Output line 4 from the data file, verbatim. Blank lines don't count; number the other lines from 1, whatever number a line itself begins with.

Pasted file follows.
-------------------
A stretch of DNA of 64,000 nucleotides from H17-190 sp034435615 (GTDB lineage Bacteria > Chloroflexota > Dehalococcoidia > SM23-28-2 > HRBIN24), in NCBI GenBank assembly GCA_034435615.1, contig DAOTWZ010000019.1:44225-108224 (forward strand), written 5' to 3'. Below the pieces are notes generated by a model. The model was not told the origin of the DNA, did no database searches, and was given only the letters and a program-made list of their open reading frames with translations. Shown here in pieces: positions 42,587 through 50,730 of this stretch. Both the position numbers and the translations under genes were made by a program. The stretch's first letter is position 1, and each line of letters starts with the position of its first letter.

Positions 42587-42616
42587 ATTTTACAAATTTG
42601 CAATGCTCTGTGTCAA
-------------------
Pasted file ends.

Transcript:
42601 CAATGCTCTGTGTCAA